This week saw the publication of this interesting study on how it could be possible to improve mental health by training the suppression of unwanted thoughts.
I’m sceptical of this, as in my experience, it feels like more effort to suppress and deny thoughts, than to accept and welcome them in. There is also the added problem with this approach that in reality, we have very little control of what enters our consciousness.
I really hope that these suppression skills proposed are effective, as we need more easily accessible tools to help improve our collective mental health.
However, I’d just thought I’d run through very quickly why I believe acceptance to be a key aspect to improve mental wellbeing add why this headline seems to be contrary to the skills I help people to build in sessions.
First up, we can’t really do anything to control the thoughts we have. They will enter our brain whether we like it or not. Sometimes this is triggered by an outside stimulus which we are aware of. Sometimes it may be from outside our consciousness, or an intrusive thought from out of the blue. These can feel strange, distressing, cause anxiety and sometimes even pleasure too!
Whilst we can’t do anything about the initial thoughts popping in, what we can do something about is what happens after they hit.
When we become aware of a thought, our brain leaps into action, wanting, demanding, trying to keep us safe or doing the wonderful things that brains do. Trapped in trying to solve the problem, we get enticed by this rumination and actively think, worry or fantasise.
Most of us don’t realise when we’re off ruminating and even if we do, we can spend a great deal of our time doing it anyway!
There is productive rumination and it helps us achieve many great things, however there are also thoughts that don’t help us and compound our difficulties. These tend to generate more fear and anxiety within, especially if we’re unable to solve the issue. Or, if we’ve been caught in a pleasant fantasy, we might not get anything done either!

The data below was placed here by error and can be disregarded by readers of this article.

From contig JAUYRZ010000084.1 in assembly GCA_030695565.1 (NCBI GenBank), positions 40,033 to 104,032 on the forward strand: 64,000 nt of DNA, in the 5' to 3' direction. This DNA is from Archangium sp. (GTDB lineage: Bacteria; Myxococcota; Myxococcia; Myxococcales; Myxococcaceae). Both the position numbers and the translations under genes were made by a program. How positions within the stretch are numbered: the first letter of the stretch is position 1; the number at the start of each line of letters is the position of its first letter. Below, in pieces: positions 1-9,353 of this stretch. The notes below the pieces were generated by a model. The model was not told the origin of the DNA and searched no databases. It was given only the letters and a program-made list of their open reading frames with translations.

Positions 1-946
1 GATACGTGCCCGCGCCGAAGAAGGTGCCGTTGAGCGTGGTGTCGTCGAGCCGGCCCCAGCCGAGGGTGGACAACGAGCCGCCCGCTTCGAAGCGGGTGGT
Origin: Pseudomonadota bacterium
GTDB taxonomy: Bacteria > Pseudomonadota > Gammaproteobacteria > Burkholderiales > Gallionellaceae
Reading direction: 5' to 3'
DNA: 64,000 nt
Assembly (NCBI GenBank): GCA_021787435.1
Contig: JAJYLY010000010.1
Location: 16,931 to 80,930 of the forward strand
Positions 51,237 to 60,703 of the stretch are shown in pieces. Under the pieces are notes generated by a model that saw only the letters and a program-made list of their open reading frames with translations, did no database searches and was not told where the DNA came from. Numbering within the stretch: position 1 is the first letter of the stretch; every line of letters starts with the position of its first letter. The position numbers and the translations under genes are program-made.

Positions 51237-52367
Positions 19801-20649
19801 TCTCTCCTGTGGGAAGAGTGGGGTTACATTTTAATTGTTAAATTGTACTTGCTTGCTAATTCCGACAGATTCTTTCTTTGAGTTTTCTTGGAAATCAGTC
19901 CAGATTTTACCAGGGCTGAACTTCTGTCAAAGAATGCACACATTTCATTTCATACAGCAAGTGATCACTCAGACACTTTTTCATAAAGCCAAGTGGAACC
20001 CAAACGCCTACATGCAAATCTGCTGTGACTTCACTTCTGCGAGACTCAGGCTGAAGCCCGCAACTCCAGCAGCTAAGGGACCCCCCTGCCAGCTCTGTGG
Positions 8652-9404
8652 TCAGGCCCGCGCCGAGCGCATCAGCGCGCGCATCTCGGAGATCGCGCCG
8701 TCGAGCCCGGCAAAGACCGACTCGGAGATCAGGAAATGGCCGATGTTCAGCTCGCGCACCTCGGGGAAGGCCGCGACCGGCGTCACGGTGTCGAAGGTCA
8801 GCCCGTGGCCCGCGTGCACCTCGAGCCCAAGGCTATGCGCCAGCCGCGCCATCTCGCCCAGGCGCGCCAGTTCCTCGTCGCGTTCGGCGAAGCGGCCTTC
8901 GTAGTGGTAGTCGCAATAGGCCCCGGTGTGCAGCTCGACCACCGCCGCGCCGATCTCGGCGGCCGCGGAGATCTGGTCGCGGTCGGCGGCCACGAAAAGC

By approaching this tendency to think or ruminate excessively as a behaviour, there is something we can do which I´ll run through now.
First, the thought pops in.
It’s alluring, enticing, terrifying, etc.
Perhaps you’re running through some of the “What if’s?” in you life?
Or it’s problem that you need to solve.
If you can develop the awareness to identify when you are worrying or ruminating excessively. You can then acknowledge it and make an active choice to defuse from the worry and connect with what’s actually going on with your life in the present. This will likely lead you towards improved mental health, rather than generating more anxiety.
This is certainly not the same as suppressing thoughts and becomes easier the more you practice this skill.
If this excessive rumination or worrying sounds like something that you’re experiencing regularly, start by identifying when you are ruminating. Then develop some mental defusion or mindfulness skills to detach from the thoughts and connect with the present moment.
This is acceptance, not suppression. In my experience, far more accessible and lot less work…